by writer/director Samuel Maoz
When I was in first grade, my teacher wrote on the board: It is good to die for our country. I remember a story they told us about one of the school’s graduates, a soldier named Ilan who threw himself on a grenade. Every year at the Memorial Day ceremony, they told us his story. The story of how he sacrificed himself to save six soldiers. Occasionally, before I fall asleep, I imagine myself being Ilan. I fantasize that it was I who threw himself on this grenade and died heroically, and every year, at the Memorial Day ceremony, it is my story being told and people are shedding tears for me.
My generation is the second generation of Holocaust survivors. Our parents used to wave with the numbers on their arms and shout all day long that they survived the Holocaust. They would tell us that we were blessed children who grew up in a sunny and beautiful country with a nice blue sea and piles of oranges. Who were we to ever complain? Thus, we could not really complain about anything. When I came back from the war with two hands, two legs, ten fingers, and without a single burn mark on my skin, any complaints were simply unacceptable. Be a man! Overcome! We survived the Holocaust!
The first feature film I made was Lebanon. It was based on my true personal story depicting my experiences with war as a tank gunner. It was also from my emotional point of view, as a 20-year-old who had never been involved in any acts of violence and then one morning found himself killing people. It wasn’t a choice, nor a response to an order given to me. It was only my survival instinct, an animal instinct that grabs a man when facing death, his own death. But I was there… and that alone was enough to make me feel responsible. I had feelings of guilt and suffered from silent post-traumatic stress. But I went on through life as not the clichéd image of the post-traumatic man. I functioned, worked hard and remained social. I had a family. I was not depressed on the exterior. In fact, I was quite the opposite. I was optimistic and I didn’t suffer nightmares. This tricky quiet trauma knocked me out of my life for many years. Because of this trauma, I made my first film at the age of 46 rather than 30.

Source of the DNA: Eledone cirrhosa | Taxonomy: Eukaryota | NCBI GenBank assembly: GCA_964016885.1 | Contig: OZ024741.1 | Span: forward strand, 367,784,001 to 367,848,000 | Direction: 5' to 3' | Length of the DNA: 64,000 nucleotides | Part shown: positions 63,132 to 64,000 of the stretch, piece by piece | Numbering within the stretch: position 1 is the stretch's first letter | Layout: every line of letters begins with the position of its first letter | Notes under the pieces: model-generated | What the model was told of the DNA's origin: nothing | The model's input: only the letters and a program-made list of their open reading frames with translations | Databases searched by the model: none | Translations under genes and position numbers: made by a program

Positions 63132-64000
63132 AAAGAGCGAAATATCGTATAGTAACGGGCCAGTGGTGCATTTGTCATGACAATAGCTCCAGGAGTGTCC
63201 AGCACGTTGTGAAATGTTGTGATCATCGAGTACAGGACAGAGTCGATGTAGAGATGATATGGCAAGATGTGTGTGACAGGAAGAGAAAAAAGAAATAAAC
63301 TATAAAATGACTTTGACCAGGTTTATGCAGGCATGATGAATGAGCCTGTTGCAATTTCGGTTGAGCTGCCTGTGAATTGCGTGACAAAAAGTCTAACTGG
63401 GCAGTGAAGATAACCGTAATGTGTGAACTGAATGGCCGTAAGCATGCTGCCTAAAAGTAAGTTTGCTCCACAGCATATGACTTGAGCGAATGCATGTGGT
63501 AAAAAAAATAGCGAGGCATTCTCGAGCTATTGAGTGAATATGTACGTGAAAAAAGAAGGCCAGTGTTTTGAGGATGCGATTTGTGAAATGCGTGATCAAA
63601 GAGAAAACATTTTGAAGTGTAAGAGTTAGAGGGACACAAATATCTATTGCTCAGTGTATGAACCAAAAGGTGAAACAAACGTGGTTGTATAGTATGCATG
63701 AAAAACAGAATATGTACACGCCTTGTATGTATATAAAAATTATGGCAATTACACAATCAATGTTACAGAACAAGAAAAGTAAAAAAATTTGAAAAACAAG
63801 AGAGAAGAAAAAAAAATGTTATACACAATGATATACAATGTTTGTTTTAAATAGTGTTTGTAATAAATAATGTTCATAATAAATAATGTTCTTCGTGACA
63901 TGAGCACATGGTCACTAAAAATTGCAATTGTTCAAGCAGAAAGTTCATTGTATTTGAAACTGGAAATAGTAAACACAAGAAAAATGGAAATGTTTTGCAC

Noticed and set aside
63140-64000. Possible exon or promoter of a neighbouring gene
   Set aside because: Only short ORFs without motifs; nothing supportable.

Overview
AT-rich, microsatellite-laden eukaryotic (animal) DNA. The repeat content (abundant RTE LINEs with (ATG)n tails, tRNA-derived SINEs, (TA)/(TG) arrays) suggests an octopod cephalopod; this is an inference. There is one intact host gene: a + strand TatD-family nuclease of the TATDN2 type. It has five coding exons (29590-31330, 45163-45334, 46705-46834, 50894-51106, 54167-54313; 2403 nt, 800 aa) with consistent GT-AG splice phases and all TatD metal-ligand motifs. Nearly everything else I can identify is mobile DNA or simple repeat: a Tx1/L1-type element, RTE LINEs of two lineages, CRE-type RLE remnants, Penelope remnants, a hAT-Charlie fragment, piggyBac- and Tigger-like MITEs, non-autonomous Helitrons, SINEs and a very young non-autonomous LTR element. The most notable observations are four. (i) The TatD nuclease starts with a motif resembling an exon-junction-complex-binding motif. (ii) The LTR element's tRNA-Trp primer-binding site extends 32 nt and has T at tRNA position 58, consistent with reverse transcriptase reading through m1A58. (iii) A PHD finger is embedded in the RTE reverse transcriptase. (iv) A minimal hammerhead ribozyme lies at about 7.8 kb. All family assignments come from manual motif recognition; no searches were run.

In Lebanon, I talked about myself. After the film came out, however, I realized that I was not alone. I found out that Israeli society produces many people just like me. Too many.... And suddenly I understood why we, Israeli society, behave as we do. My simple and complex answer was that we are a traumatic society. Our emotional memory of our past traumas, the peak of which was the Holocaust followed by our survival wars, is stronger than any current reality and logic. The trauma passes from generation to generation and is based on the determination that we are in constant existential danger. As a result, we are in an ongoing war. Our existential danger has long since passed. A technological country with nuclear weapons is not in existential danger. Our enemies are no longer relevant, and occupation is not a state of war. Despite this reality, we recently preferred to buy three expensive submarines instead of feeding a million hungry children and half a million elderly people (some of which are Holocaust survivors).
In Lebanon, I talked about real-time trauma. Foxtrot deals with the post trauma. In Foxtrot, I added an additional layer. I wanted to tell a personal story that reflects the collective. From a wider perspective, I can say that Foxtrot deals with the bleeding wound, or soul, of the Israeli society. With the traumatic circle we are trapped in, we dance the foxtrot. Every generation tries to dance it differently, but like the foxtrot’s steps, we always end at the same starting point.